Sport convicted in court

Cory Hurley - A Game of Inches
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Ontario Court Justice Diane Lahaie convicted sport when she recently found Gordon MacIsaac guilty of assault for an on-ice hit.

Without even debating whether the hit that left Drew Casterton unconscious in a men’s recreational non-hitting hockey league in Ottawa in 2012 was deliberate or malicious, I say it still doesn’t warrant a criminal record.

Should MacIsaac have faced a suspension or ban from his league? Definitely. An athlete who is no longer able to play the game they love is consequence enough for going outside the rules of the game. A court of law has its place in society, but not necessarily within sport.

Let me explain.

With the exception of the most deliberate intent to injure, especially if it involves a bat or stick that is used as a weapon, there is plenty of actions that any organized league has to be its own court of law. If this hit even was deliberate, was it a direct attempt to harm the person? That is a whole other argument.

I have played basketball against opponents who have deliberately tried to hurt me. Step up and knock down the free throws and go back at it was the best defence. In a game I was playing particularly well, I had my feet taken out from me on a drive to the basket. With both wrists sprained, I was not only sidelined for that game, but a couple of weeks. I have played fast-pitch softball when pitchers have intentionally hit me with a pitch. I have been left with large bruises and lingering pain.

I have exchanged words in those cases. I have retaliated in those circumstances. A hard foul back or my pitcher hitting one of their players was commonplace. However, not once did going to the police cross my mind. Am I just old-school in my mentality?

I played basketball, and learned the game from guys, during a time when a player who was tough to stop had to be put on his keister. If a person came into the paint, they should be deterred from coming back. I never had a coach tell us to hurt a player — to take them out of the game — but definitely to put the thought in their head. I played softball against pitchers who, if you were hitting them well, they would hit you back.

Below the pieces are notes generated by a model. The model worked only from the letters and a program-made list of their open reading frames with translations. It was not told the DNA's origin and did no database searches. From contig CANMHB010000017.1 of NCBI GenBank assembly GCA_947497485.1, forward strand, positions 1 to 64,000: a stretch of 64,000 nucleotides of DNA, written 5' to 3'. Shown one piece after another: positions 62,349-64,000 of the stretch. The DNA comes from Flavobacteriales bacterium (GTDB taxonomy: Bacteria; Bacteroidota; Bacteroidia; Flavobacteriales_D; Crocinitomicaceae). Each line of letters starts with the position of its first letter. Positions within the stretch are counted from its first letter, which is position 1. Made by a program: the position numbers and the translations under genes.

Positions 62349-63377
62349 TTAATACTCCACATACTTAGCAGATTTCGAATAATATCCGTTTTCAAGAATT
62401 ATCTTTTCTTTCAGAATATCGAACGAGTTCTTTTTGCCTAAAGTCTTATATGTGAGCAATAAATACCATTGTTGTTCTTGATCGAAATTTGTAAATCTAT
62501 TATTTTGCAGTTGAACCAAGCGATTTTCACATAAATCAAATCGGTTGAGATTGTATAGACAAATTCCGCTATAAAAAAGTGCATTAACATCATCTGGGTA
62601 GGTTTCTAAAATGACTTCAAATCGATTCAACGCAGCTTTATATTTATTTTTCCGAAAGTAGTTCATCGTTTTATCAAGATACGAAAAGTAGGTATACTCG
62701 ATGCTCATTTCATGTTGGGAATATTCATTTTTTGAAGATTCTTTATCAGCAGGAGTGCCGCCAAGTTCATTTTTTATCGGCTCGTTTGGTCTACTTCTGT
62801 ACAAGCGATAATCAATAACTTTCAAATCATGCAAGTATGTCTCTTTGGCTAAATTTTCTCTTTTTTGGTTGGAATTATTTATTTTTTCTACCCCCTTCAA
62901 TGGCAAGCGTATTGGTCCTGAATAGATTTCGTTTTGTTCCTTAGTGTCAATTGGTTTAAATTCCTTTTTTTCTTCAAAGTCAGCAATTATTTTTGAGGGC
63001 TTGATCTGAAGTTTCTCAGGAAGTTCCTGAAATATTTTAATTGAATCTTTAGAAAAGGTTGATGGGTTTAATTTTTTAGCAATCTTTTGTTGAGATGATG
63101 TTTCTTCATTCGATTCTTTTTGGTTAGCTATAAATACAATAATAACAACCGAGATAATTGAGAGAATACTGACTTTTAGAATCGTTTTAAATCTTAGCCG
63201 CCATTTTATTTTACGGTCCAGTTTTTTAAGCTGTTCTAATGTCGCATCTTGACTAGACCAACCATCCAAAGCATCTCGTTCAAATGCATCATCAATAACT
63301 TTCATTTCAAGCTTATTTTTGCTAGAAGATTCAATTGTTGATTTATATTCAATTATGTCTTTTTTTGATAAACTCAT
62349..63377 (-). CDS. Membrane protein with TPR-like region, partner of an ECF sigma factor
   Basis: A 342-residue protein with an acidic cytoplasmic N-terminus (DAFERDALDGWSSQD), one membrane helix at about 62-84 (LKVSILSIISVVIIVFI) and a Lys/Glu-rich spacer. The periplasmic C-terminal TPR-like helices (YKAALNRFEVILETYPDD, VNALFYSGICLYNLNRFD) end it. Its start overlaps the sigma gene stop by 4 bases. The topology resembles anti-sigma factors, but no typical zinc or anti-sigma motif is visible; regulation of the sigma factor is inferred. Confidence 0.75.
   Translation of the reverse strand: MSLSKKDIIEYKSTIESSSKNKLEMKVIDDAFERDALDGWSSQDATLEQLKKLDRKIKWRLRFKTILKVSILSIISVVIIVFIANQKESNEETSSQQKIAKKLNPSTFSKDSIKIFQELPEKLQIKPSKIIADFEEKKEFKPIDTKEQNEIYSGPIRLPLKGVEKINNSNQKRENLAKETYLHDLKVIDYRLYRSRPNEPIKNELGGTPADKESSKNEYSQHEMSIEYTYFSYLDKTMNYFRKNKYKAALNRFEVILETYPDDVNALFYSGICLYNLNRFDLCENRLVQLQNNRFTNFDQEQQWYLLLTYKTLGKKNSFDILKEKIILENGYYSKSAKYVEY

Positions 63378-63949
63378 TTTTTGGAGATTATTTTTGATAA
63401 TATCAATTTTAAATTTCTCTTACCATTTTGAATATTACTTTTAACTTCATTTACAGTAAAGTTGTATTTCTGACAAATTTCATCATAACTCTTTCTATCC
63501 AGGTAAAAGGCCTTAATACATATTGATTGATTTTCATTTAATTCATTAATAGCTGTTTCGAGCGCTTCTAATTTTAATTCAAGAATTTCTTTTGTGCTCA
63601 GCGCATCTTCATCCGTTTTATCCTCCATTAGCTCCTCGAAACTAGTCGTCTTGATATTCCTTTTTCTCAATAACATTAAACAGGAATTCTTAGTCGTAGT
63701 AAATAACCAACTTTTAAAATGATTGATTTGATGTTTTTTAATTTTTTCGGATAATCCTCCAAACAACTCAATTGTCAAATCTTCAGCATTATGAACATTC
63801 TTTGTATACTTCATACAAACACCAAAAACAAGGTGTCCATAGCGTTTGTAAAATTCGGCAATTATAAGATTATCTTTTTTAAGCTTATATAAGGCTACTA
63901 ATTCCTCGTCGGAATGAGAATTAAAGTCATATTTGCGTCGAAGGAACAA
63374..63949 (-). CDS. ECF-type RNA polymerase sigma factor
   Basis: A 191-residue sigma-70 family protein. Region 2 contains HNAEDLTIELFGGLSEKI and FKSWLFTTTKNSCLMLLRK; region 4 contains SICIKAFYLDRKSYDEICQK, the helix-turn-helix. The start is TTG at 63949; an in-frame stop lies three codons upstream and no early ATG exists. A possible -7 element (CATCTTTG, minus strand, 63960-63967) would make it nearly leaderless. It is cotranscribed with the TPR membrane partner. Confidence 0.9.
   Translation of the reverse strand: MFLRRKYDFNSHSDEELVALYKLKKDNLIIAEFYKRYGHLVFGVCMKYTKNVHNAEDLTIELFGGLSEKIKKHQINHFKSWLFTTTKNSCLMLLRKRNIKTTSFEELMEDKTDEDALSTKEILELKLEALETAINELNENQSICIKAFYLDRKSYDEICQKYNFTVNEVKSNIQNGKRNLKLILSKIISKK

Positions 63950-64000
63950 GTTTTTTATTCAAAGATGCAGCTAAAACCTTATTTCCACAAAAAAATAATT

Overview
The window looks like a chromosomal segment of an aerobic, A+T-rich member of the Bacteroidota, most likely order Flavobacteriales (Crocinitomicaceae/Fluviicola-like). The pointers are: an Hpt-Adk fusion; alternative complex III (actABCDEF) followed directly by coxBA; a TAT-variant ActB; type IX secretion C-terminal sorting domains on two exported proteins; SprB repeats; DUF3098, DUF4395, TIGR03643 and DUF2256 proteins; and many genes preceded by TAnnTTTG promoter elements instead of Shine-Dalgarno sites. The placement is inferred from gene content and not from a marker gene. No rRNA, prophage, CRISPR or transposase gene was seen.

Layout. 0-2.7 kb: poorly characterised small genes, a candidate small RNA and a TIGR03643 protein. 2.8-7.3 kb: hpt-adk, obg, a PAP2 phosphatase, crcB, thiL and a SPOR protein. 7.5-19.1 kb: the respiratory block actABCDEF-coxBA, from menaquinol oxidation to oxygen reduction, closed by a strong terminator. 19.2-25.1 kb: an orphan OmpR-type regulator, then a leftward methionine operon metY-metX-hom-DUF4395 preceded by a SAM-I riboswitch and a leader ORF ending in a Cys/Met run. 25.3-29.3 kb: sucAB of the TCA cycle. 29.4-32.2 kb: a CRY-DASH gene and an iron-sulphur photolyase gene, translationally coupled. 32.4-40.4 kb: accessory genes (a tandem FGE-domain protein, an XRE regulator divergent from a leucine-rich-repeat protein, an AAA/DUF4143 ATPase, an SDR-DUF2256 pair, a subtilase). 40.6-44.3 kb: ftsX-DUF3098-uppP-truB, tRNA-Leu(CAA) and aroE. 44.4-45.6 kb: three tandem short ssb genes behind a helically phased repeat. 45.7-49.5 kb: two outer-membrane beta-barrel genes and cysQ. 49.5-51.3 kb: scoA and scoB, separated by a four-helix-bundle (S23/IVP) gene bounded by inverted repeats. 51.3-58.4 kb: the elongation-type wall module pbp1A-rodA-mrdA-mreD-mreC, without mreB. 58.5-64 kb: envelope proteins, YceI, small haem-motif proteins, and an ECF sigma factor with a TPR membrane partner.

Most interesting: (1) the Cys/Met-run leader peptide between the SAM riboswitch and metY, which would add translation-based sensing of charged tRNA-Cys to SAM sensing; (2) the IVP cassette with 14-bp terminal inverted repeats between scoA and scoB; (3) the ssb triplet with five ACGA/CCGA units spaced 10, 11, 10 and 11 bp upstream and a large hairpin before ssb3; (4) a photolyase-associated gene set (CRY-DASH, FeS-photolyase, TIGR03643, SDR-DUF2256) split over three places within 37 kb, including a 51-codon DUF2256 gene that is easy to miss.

It’s a risky way to play the game, but it is a risk we all should assume when we play sports. I am not saying I agree whole-heartedly with that approach, but I am saying it doesn’t warrant criminal charges.

Times have changed. The Detroit Pistons known as the Bad Boys — yes, my favourite team growing up — would not have been able to play the style of basketball in today’s game.

Similarly the fouls that were a part of the game when I played would get people kicked out of a game today. I don’t have a problem with cleaning up the game, but I think it has gone too far in some cases.

With this conviction, the entire sport community should be put on notice.

Everybody who hurts another player with an action not intended to be part of the game, can find themselves in court. If the circumstances warrant it, maybe if that person has a previous criminal record of some sort, they could land themselves in jail.

That is a hard way to play sports. Ahem, sorry, a “soft” way to play. Seems to be fitting of the way the game is played today, whichever that game may be.

Cory Hurley is a reporter/photographer with The Western Star. He can be reached via email at

Organizations: Detroit Pistons

Geographic location: Western Star

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Recent comments

  • Todd Bertuzzi
    September 02, 2014 - 16:42

    When players in rec sports fail to respect each other, the law should step in. The crime, yes crime, deserved a much higher sentence. A man's life is ruined and the writer's thinks that is ok because of an outdated idea of what it means to be manly. Tripe.